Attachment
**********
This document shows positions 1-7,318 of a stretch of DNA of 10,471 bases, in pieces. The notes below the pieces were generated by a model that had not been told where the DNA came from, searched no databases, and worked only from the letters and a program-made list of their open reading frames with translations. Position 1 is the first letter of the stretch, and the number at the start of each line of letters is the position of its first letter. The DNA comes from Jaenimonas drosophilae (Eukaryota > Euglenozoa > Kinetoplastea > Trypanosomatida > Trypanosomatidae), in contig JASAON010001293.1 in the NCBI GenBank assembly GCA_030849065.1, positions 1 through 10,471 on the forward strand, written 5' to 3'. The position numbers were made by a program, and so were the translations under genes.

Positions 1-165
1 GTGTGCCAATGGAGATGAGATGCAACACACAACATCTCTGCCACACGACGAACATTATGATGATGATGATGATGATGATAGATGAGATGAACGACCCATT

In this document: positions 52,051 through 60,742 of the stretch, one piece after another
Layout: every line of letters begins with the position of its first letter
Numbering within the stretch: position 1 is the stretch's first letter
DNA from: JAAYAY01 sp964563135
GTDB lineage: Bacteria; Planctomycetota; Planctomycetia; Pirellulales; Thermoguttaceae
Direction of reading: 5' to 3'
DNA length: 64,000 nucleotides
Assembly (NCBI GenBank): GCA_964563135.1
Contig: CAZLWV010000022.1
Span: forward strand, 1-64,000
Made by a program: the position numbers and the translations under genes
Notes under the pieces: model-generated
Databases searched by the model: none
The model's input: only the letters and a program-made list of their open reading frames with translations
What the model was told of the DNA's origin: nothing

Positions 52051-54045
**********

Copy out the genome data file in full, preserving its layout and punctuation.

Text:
This document shows positions 1-7,318 of a stretch of DNA of 10,471 bases, in pieces. The notes below the pieces were generated by a model that had not been told where the DNA came from, searched no databases, and worked only from the letters and a program-made list of their open reading frames with translations. Position 1 is the first letter of the stretch, and the number at the start of each line of letters is the position of its first letter. The DNA comes from Jaenimonas drosophilae (Eukaryota > Euglenozoa > Kinetoplastea > Trypanosomatida > Trypanosomatidae), in contig JASAON010001293.1 in the NCBI GenBank assembly GCA_030849065.1, positions 1 through 10,471 on the forward strand, written 5' to 3'. The position numbers were made by a program, and so were the translations under genes.

Positions 1-165
1 GTGTGCCAATGGAGATGAGATGCAACACACAACATCTCTGCCACACGACGAACATTATGATGATGATGATGATGATGATAGATGAGATGAACGACCCATT

In this document: positions 52,051 through 60,742 of the stretch, one piece after another
Layout: every line of letters begins with the position of its first letter
Numbering within the stretch: position 1 is the stretch's first letter
DNA from: JAAYAY01 sp964563135
GTDB lineage: Bacteria; Planctomycetota; Planctomycetia; Pirellulales; Thermoguttaceae
Direction of reading: 5' to 3'
DNA length: 64,000 nucleotides
Assembly (NCBI GenBank): GCA_964563135.1
Contig: CAZLWV010000022.1
Span: forward strand, 1-64,000
Made by a program: the position numbers and the translations under genes
Notes under the pieces: model-generated
Databases searched by the model: none
The model's input: only the letters and a program-made list of their open reading frames with translations
What the model was told of the DNA's origin: nothing

Positions 52051-54045